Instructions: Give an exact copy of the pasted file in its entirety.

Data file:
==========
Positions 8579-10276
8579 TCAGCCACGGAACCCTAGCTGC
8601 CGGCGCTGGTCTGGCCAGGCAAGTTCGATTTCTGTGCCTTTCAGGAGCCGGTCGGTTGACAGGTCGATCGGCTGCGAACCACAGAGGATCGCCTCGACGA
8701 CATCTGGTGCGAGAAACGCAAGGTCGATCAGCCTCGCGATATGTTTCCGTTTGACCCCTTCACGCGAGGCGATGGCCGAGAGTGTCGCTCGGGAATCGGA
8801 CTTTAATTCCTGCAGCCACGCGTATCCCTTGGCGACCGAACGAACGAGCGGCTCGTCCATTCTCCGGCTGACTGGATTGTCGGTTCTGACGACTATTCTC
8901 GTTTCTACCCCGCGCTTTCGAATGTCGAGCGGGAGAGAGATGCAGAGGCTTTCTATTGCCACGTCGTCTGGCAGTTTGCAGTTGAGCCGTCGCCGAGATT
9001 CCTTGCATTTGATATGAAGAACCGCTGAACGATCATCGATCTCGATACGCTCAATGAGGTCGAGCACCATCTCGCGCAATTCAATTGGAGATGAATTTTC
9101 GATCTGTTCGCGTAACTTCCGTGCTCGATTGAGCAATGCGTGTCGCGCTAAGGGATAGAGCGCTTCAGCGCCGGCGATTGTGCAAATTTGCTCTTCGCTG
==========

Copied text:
Positions 8579-10276
8579 TCAGCCACGGAACCCTAGCTGC
8601 CGGCGCTGGTCTGGCCAGGCAAGTTCGATTTCTGTGCCTTTCAGGAGCCGGTCGGTTGACAGGTCGATCGGCTGCGAACCACAGAGGATCGCCTCGACGA
8701 CATCTGGTGCGAGAAACGCAAGGTCGATCAGCCTCGCGATATGTTTCCGTTTGACCCCTTCACGCGAGGCGATGGCCGAGAGTGTCGCTCGGGAATCGGA
8801 CTTTAATTCCTGCAGCCACGCGTATCCCTTGGCGACCGAACGAACGAGCGGCTCGTCCATTCTCCGGCTGACTGGATTGTCGGTTCTGACGACTATTCTC
8901 GTTTCTACCCCGCGCTTTCGAATGTCGAGCGGGAGAGAGATGCAGAGGCTTTCTATTGCCACGTCGTCTGGCAGTTTGCAGTTGAGCCGTCGCCGAGATT
9001 CCTTGCATTTGATATGAAGAACCGCTGAACGATCATCGATCTCGATACGCTCAATGAGGTCGAGCACCATCTCGCGCAATTCAATTGGAGATGAATTTTC
9101 GATCTGTTCGCGTAACTTCCGTGCTCGATTGAGCAATGCGTGTCGCGCTAAGGGATAGAGCGCTTCAGCGCCGGCGATTGTGCAAATTTGCTCTTCGCTG